Economic snapshot | Budget Taxes and Public Investment

Highest-income households can afford to pay more in taxes

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Between 1979 and 2007, the share of after-tax national income going to the top 1% of households more than doubled, jumping from 7.5% to 17.1%. During this time, the middle 20% of households have seen their share of total national income slide from 16.5% to 14.1%. Instead of pushing back against widening income inequality, recent tax policies have actually compounded this trend: the 1% of households with the highest incomes benefited disproportionately from the Bush-era tax cuts, reaping 38% of the total benefit, while the middle 20% of households received only 11%.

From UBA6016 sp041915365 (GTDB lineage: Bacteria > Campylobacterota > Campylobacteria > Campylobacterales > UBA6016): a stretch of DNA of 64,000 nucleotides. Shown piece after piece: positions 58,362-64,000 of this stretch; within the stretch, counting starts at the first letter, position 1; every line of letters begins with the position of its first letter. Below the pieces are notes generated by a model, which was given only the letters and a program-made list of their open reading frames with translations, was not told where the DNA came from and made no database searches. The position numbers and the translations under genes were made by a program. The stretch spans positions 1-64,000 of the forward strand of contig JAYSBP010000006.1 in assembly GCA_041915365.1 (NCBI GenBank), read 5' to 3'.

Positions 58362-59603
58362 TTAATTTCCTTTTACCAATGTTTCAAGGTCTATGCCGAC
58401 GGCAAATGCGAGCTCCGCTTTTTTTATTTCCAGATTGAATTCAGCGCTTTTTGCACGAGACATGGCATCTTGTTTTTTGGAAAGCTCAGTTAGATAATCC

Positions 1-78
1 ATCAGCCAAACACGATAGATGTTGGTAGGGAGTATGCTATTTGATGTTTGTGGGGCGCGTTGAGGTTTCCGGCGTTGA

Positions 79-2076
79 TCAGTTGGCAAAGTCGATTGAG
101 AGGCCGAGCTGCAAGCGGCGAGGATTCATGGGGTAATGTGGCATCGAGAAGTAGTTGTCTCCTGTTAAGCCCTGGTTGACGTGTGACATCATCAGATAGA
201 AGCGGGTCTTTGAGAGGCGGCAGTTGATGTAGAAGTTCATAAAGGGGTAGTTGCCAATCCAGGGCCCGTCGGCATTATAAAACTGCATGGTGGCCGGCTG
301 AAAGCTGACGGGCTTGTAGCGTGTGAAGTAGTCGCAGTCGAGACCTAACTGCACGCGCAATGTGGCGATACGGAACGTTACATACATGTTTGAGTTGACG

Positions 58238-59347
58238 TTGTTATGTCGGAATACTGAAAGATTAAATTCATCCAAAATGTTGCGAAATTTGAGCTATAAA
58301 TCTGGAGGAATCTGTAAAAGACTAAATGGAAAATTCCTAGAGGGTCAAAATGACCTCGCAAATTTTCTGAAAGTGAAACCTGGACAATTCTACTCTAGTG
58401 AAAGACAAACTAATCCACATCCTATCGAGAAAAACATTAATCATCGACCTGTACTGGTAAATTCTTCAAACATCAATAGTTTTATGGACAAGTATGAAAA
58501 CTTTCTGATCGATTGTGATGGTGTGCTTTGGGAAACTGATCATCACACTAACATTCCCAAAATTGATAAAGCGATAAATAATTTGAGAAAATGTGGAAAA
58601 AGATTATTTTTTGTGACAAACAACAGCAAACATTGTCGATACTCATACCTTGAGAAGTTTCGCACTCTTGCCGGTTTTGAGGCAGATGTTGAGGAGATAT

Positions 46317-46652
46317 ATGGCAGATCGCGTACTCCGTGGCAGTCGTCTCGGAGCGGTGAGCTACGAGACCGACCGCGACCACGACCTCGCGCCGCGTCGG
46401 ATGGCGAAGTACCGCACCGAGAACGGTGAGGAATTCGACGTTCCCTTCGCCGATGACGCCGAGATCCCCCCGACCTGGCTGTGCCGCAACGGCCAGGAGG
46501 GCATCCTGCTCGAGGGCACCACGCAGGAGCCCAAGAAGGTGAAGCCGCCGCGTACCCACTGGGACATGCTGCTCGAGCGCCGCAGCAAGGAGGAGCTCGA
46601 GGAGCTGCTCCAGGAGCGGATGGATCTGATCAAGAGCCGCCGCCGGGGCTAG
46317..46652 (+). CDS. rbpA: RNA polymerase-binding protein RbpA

The nation has the resources to support public investments and economic security programs that are currently in danger of being cut by the ongoing budget negotiations. Better budgeting would ask the highest-income households to contribute more in taxes, because their total tax obligations have fallen and their after-tax income has risen over the past 30 years.

For more on this topic, read EPI’s recent issue brief The facts support raising revenues from highest-income households.